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Eastern Europe Fears Closer French-Russian Ties amid Ukraine Crisis

Several Eastern European countries are becoming increasingly worried that the West may abandon Ukraine in return for Russian backing in Syria, as Paris, Moscow and Washington develop closer ties in the fight against the Islamic State jihadist group.

The three Baltic states, which were under Moscow's thumb until 1991, were particularly spooked by Russia's annexation of Crimea from Ukraine last year and are concerned about the Kremlin's territorial ambitions.

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French Muslims Fear Deeper Divide after Paris Attacks

A fireman of Algerian origin, Faisal helped evacuate thousands from the Stade de France during the Paris attacks, guiding panicked football fans to safety as suicide bombers blew themselves up outside.

Now he fears the November 13 massacre across the French capital will deepen a dangerous "them and us" schism between France's five-million-strong Muslim population and the rest of society.

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Syrian Christian Town Becomes Frontline with IS

On the outskirts of the Syrian Christian town of Sadad, children play in front of a cannon fired just hours ago in an ongoing battle against the Islamic State group.

Soldiers and pro-regime militiamen nearby look on with amusement at the children, who appear oblivious to the fact that their ancient town is now in the sights of the jihadist group.

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New York and Paris: United by Trauma 14 Years apart

United by the trauma of terrorism, 14 years apart, New York and Paris have exhibited the same fortitude and determination to overcome the tears and fears with love, life and laughter.

Experts say this is the best possible response to such horrors.

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Paris Attacks Rooted in Brussels Bring Question: Why Belgium

The family homes of the suspected mastermind of the Paris attacks and one of the suicide bombers stand only a few blocks apart in the Belgian capital's Molenbeek neighborhood. After a string of attacks in recent years linked to its grimy streets in central Brussels, a key question arises: Why Belgium?

The tiny nation renowned for beer, chocolates and the comic book hero Tintin is now suddenly infamous for Islamic extremism — and the easy availability of illegal weapons.

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British Police Still Shun Guns despite Paris Attacks

More armed police are to be deployed in London after the Paris attacks, but the move is unlikely to herald a shift toward providing weapons to most officers in the largely unarmed British force, experts said.

Britain is proud of being one of few countries where police usually do not carry guns, and the sight of heavily armed counter-terrorism police officers in recent days is highly unusual one for many people.

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Expert: IS Becoming Urban Guerrilla Threat, Needs 20 Times More Air Strikes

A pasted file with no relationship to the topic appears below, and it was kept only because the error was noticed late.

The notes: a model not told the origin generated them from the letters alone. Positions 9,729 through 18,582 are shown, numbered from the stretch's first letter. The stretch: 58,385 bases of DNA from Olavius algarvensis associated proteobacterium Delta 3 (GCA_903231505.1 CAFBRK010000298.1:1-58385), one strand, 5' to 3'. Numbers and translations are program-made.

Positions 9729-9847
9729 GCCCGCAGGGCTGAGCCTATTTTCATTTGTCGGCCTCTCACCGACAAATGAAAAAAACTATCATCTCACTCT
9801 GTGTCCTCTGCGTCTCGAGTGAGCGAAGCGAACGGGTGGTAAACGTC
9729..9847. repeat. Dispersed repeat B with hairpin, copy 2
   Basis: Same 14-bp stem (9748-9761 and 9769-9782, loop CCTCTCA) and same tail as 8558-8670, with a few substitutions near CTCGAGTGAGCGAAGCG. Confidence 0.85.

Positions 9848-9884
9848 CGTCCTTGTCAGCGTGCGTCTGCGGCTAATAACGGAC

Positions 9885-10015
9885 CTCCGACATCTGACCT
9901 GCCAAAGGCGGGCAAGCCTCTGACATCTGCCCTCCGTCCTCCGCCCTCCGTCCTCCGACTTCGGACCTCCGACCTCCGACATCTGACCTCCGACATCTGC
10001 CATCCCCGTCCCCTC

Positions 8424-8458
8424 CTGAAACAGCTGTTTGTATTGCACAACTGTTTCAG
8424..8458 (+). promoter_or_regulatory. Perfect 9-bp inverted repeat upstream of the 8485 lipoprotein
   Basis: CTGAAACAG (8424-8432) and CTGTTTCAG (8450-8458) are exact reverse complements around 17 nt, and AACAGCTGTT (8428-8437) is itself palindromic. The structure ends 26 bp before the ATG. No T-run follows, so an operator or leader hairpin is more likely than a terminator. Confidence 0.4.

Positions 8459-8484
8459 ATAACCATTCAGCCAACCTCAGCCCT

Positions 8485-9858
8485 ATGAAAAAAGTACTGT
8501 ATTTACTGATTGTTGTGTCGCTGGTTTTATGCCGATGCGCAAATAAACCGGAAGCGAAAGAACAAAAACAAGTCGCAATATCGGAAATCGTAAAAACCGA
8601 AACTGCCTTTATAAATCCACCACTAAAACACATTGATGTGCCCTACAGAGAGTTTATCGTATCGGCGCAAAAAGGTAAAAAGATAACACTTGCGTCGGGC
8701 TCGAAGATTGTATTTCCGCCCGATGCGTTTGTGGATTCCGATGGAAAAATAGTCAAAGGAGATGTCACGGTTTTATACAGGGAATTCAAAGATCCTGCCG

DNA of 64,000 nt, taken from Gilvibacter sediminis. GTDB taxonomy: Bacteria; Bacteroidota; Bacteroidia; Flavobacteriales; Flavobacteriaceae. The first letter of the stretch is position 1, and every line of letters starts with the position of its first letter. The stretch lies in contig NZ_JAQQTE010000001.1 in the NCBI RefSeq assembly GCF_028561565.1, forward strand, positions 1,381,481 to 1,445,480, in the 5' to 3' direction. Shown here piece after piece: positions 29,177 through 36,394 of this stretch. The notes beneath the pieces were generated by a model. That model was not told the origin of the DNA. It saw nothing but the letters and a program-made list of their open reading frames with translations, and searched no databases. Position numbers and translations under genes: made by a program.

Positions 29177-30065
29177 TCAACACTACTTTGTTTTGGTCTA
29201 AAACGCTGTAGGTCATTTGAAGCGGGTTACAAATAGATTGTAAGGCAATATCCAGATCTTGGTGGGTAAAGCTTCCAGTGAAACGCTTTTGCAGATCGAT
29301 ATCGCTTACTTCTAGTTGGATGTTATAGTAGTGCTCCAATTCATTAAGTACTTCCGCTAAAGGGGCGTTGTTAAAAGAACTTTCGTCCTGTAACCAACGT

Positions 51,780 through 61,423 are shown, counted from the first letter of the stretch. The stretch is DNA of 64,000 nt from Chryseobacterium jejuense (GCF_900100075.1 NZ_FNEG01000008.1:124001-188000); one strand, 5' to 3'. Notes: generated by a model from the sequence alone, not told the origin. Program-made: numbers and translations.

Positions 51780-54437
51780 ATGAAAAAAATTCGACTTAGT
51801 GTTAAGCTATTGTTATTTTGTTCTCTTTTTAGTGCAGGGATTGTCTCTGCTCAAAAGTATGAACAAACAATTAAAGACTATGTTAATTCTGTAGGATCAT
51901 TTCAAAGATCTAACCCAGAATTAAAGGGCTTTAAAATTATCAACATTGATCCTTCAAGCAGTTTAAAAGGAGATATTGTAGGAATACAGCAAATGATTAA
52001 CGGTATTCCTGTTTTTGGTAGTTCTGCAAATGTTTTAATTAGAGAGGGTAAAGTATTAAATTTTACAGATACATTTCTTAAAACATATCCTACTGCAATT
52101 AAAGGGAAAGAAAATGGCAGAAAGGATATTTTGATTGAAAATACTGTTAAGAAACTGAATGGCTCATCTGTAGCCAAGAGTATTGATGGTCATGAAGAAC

Western powers must ramp up air strikes by 10 to 20 times to have any hope of disrupting the Islamic State group, which risks turning Europe into an urban guerrilla warzone, warned one of the world's leading counter-terrorism experts.

David Kilcullen, an Australian army veteran, became the senior counter-insurgency adviser to U.S. General David Petraeus during the Iraq War and is considered a key architect of the "Awakening" strategy that helped turn the conflict around.

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Europe Relies on 'Queen' Merkel more than ever

Ten years after she took office, German Chancellor Angela Merkel stands alone as the leader of a European Union that is grappling with multiple crises, despite the fact she has been weakened domestically, analysts say.

Merkel's trailblazing decision to welcome refugees during the migration crisis came after she led the European Union's response to the Ukraine conflict and helped keep Greece in the eurozone.

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With Islamic State Targeted, what Happens to Syria's Assad?

The tide of global rage against the Islamic State group lends greater urgency to ending the jihadis' ability to operate at will from a base in war-torn Syria. That momentum could also force a reevaluation of what to do about President Bashar Assad and puts a renewed focus on the position of his key patrons, Russia and Iran.

The Syrian leader has lost much of the country to IS and other groups in the four-year war; half the population has been displaced, many areas have been leveled, and masses of refugees are flooding Europe. Along the way, Assad's brutal military response has made him persona non grata in most of the world.

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Canada Split over Fast-Tracking Syrian Refugees

Canada is going full-steam ahead with new leader Justin Trudeau's plan to take in more than 25,000 Syrian refugees by year's end, but the drive has split the nation as the Paris attacks raise security fears.

Dueling online petitions for and against fast-tracking refugee claims have gathered steam in Canada since the attacks claimed by the Islamic State group, with some 45,000 for and 70,000 against as of Tuesday.

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